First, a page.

Wisconsin’s Voter ID law went before the state Supreme Court on Tuesday. The law requires residents to present a government-issued photo ID, in order to vote.
The two parties fighting Wisconsin’s Voter ID law in state court are the League of Women Voters of Wisconsin, the Milwaukee Chapter of the NAACP and the immigrant rights group, Voces de la Frontera.
Attorney Lester Pines presented their arguments. He called the law, unconstitutional.
“Our constitution says there are three qualifications, that one must be a U.S. citizen, 18 years of age and a resident of the state. Those are the qualifications to vote, nothing more and nothing less. The way this legislation is written, it creates an additional qualification,” Pines says.
Pines also insisted that the Legislature overstepped its bounds, when it enacted Voter ID. Supporters claim it would root out voter fraud.
“If the Legislature seeks to address an issue it thinks apparently exists, it may not do so in a way that impairs or destroys the right to vote,” Pines says.
Pines acknowledged that the law allows voters who don’t have a driver’s license to obtain a state-issued ID, free of charge. But he said people would have to present a birth certificate, and counties usually charge for that document. One of the court’s conservative-leaning justices, Michael Gableman, questioned Pines.
Gableman: “If they remove every economic barrier for every citizen to get an acceptable ID, what does that do to your argument regarding impairment?”
Pines: “That would probably not impair the right to vote.”
Gableman: “Okay, that wasn’t so hard, now.”
Next, it was the state’s turn to defend the law. Assistant Attorney General Clayton Kawski told the court that the Legislature has the power to adopt election rules.
“This case is not about whether the Voter ID law is about good public policy. It is instead about whether the Legislature had the authority to enact such a law and the state’s position is that under Article 3, Section 2 of the Wisconsin constitution, it is not prohibited,” Kawski says.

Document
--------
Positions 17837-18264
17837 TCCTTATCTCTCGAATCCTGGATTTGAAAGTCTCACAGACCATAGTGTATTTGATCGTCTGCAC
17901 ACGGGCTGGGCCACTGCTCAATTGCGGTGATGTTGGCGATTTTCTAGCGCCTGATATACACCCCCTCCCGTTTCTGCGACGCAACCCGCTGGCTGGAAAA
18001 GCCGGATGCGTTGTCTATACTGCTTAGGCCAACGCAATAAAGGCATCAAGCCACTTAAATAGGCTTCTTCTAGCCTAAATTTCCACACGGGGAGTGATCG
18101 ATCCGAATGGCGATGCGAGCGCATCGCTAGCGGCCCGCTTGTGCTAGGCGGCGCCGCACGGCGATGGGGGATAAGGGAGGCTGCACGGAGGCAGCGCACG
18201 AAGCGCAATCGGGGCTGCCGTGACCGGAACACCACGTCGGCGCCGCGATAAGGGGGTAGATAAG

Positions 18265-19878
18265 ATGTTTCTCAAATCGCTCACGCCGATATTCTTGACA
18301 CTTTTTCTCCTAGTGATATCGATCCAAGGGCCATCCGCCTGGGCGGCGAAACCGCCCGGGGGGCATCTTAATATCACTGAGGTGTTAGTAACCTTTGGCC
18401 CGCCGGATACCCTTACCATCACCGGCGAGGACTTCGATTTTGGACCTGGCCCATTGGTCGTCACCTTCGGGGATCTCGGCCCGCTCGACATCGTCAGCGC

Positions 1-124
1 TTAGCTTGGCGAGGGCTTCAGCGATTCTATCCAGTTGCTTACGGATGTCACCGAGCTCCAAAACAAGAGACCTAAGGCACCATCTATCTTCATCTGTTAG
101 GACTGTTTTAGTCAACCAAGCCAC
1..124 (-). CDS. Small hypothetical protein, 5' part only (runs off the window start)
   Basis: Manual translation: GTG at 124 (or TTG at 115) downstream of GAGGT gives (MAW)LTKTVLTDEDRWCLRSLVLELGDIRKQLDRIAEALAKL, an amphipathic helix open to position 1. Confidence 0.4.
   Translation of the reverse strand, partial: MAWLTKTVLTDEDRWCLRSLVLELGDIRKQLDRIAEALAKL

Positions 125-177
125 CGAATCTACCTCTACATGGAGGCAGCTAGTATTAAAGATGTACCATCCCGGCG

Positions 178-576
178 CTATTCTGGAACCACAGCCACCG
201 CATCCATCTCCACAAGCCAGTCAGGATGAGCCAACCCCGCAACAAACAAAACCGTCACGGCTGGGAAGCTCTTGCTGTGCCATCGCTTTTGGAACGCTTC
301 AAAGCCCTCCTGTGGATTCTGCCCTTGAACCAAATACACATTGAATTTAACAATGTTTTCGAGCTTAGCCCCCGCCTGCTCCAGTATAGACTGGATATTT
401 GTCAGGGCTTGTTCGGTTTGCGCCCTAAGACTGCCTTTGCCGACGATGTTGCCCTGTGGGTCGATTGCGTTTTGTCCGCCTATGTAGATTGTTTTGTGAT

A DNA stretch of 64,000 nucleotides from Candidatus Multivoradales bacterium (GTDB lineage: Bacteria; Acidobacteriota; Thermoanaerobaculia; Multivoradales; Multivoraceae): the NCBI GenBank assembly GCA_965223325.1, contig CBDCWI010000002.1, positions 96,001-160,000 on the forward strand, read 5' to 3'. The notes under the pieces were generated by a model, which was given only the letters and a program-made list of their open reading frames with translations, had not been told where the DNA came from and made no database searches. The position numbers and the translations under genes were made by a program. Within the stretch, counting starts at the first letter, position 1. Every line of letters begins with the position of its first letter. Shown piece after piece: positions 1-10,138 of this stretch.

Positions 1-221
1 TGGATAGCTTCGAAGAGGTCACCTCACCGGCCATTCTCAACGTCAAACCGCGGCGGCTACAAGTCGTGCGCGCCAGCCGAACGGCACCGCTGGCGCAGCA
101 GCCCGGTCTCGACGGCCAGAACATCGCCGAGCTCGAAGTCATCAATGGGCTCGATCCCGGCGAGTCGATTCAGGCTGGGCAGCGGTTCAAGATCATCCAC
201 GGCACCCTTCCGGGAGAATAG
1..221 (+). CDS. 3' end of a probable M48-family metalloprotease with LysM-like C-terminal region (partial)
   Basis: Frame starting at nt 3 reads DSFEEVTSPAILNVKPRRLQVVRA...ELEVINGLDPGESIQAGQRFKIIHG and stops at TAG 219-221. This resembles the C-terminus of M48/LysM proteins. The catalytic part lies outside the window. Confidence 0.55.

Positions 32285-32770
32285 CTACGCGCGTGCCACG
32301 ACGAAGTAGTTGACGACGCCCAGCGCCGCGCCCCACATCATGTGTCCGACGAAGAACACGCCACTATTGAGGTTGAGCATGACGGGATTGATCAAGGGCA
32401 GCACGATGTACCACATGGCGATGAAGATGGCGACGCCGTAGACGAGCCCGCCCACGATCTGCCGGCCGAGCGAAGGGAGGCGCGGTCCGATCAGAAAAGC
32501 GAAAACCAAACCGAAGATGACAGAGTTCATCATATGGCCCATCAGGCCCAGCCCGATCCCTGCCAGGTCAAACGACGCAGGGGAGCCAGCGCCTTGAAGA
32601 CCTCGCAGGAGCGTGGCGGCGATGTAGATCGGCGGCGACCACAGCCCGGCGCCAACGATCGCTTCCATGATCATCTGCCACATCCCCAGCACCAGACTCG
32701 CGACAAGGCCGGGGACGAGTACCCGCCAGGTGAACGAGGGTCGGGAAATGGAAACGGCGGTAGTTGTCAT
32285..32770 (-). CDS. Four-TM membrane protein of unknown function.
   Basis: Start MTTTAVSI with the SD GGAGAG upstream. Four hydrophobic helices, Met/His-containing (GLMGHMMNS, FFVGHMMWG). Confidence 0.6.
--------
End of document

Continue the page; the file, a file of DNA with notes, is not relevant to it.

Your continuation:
Kawski also argued that the Voter ID requirement would not burden large groups of voters.
“It’s a non discriminatory, universal regulation that applies to all voters. On its face, it doesn’t treat anyone, or single anyone out. There are very limited exceptions for people who do not have to comply with this law,” Kawski says.
Chief Justice Shirley Abrahamson, one of the court’s left-leaning judges, wasn’t buying the state’s argument.
“So, everybody is treated equal, everybody can sleep under the bridge or not sleep under the bridge. It’s unfortunate that some are forced to sleep in the streets. So, it may look quite equal, but it’s not in its effect,” Abrahamson says.
While the comments Justices Abrahamson and Gableman made, might have been expected, Justice Pat Roggensack may have caught some by surprise. She is often characterized as a conservative judge, yet seemed to indicate she had doubts about Wisconsin’s Voter ID law.
“Anybody who doesn’t have a birth certificate, it appears from the statute that there’s a requirement that they make a payment and the payment goes to the state. It’s still a payment to the state to be able to vote. That bothers me,” Roggensack says.
The high court is expected to make a decision by June, before its session ends. Meanwhile, two other groups are challenging Voter ID in federal court. Judge Lynn Adelman held a trial in December but has not yet rendered a decision.